During an open house Friday, Oct. 30, members of the University community toured the new facility at 701 Carnegie Center, which will be the home of Princeton's finance and treasury operations and most information technology departments.
University employees and guests explored the 120,000-square-foot, four-story building, which is opening after a year of construction. The new facility will enable the Office of Information Technology (OIT) to consolidate many of its operations at one location. It also will allow portions of other buildings used by OIT and finance and treasury, including some of New South, to be repurposed to support the University's expanding initiatives in the arts.
Employees will move into the new space beginning the week of Nov. 2 through Thanksgiving. Staff members will retain the same phone numbers. Detailed move-in schedules and updated customer service information will be available on the finance and treasury website and the OIT website.
In addition to the office of Carolyn Ainslie, vice president for finance and treasurer, offices in that organization moving to 701 Carnegie will be: asset administration; budget; controller; loans and receivables; operations support; payroll, payables and taxation; purchasing; risk management; and University financials.
Maria Bizzarri, the bursar and director of loans and receivables, said at the open house that the new office layout will allow her team to work together in a unified space instead of being split into different ends of one floor in New South. This arrangement should "strengthen the team spirit of our group and reinforce collaborations," she said. Students visiting the new office also will benefit from a new, "more customer-friendly" reception area in the new space," she said.
Bizzarri added that the proximity to many OIT groups also is an asset for her team as well as others in the finance and treasury group. "We work in collaboration on a lot of projects, so it's a nice fit," she said.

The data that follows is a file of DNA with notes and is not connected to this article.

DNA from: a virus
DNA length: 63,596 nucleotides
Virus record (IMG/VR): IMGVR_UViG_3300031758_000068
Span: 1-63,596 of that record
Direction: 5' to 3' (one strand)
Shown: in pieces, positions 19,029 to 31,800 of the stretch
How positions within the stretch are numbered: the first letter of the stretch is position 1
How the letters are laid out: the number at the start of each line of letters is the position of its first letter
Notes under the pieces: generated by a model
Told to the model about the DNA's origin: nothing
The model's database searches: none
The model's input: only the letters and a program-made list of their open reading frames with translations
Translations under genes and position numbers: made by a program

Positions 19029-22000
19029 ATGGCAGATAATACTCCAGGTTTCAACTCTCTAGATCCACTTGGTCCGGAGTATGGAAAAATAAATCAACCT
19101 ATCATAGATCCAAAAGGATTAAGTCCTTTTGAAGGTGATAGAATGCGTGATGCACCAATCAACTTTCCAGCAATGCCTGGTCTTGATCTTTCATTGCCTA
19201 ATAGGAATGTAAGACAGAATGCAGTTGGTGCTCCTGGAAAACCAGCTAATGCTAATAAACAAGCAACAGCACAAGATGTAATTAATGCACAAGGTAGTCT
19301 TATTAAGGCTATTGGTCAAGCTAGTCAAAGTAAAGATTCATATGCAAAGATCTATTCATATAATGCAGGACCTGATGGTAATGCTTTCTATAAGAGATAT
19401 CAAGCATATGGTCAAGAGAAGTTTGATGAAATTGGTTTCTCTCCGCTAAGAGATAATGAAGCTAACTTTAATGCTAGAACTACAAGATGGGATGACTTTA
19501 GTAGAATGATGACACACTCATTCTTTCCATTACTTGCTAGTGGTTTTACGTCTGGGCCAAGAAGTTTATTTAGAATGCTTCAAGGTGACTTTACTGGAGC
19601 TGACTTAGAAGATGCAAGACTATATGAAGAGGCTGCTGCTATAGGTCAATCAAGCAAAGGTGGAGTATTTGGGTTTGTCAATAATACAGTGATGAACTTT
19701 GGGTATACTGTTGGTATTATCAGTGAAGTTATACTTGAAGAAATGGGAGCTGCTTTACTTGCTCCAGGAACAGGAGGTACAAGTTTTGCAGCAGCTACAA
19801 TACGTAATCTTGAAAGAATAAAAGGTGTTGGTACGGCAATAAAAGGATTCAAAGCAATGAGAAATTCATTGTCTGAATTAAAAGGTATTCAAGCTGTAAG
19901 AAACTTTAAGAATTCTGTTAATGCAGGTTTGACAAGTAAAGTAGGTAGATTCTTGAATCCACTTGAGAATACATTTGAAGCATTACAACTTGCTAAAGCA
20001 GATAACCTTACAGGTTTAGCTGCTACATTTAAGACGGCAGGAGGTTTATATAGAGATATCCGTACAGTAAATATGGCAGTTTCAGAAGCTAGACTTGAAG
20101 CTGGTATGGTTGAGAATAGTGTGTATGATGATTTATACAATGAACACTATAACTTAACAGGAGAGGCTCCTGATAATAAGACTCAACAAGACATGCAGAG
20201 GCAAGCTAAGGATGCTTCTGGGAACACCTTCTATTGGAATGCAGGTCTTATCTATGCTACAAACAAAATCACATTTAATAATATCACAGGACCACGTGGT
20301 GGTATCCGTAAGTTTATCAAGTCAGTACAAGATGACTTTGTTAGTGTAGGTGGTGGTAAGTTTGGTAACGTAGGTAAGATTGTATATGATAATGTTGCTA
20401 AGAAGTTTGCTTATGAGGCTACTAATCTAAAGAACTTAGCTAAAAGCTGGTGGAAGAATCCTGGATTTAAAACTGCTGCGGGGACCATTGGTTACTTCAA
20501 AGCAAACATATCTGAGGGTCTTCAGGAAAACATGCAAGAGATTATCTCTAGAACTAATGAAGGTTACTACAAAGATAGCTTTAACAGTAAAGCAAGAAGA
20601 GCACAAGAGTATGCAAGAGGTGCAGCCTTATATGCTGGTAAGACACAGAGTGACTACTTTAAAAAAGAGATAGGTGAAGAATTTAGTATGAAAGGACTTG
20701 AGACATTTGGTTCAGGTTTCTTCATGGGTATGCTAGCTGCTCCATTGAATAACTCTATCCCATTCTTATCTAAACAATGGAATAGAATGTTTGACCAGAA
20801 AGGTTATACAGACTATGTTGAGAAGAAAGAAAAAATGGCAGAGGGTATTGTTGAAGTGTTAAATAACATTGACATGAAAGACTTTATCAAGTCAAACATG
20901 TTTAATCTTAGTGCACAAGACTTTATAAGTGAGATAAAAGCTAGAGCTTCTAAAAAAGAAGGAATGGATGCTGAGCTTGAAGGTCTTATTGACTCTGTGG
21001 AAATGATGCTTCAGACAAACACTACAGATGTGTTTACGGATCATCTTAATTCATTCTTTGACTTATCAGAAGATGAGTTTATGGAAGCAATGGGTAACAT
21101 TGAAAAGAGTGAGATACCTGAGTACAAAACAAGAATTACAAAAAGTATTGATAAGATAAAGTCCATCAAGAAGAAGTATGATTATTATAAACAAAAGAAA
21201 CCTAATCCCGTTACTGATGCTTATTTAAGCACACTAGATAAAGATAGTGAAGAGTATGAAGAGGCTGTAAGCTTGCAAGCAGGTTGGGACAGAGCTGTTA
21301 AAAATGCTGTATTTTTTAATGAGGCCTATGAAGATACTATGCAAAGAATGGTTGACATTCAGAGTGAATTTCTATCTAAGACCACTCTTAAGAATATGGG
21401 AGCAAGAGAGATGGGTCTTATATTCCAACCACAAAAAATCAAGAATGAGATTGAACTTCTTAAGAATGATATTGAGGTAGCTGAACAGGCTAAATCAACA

Five of the six OIT departments will be moving to 701 Carnegie: enterprise infrastructure services, administrative information services, administration and finance, project and consulting services, and a portion of support services. The sixth department, academic services, mostly will be housed at Lewis Library. This includes the Educational Technologies Center, computational science and engineering support, education and outreach services, the Broadcast Center and the New Media Center. The other offices that will remain on campus are hardware support (171 Broadmead), software support (228 Alexander St.), the Humanities Resource Center (East Pyne), media services (New South), the Solutions Center (Frist Campus Center) and the data centers at 87 Prospect Ave. and New South.
The 701 Carnegie building also will include computer training rooms, flexible meeting and collaboration spaces, a café with indoor and outdoor seating, and a fitness facility. OIT will conduct training classes in the new space beginning in mid-November. University Services will manage operations at 701 Carnegie as well as public events in the space. Restaurant Associates will operate Café 701.
Jeanne Mrak, a technical trainer in OIT's administration and finance group, welcomed visitors to one of the first-floor training rooms at the open house. Mrak, who leads Microsoft Office and Web design training courses, said she is "ecstatic" about the new space.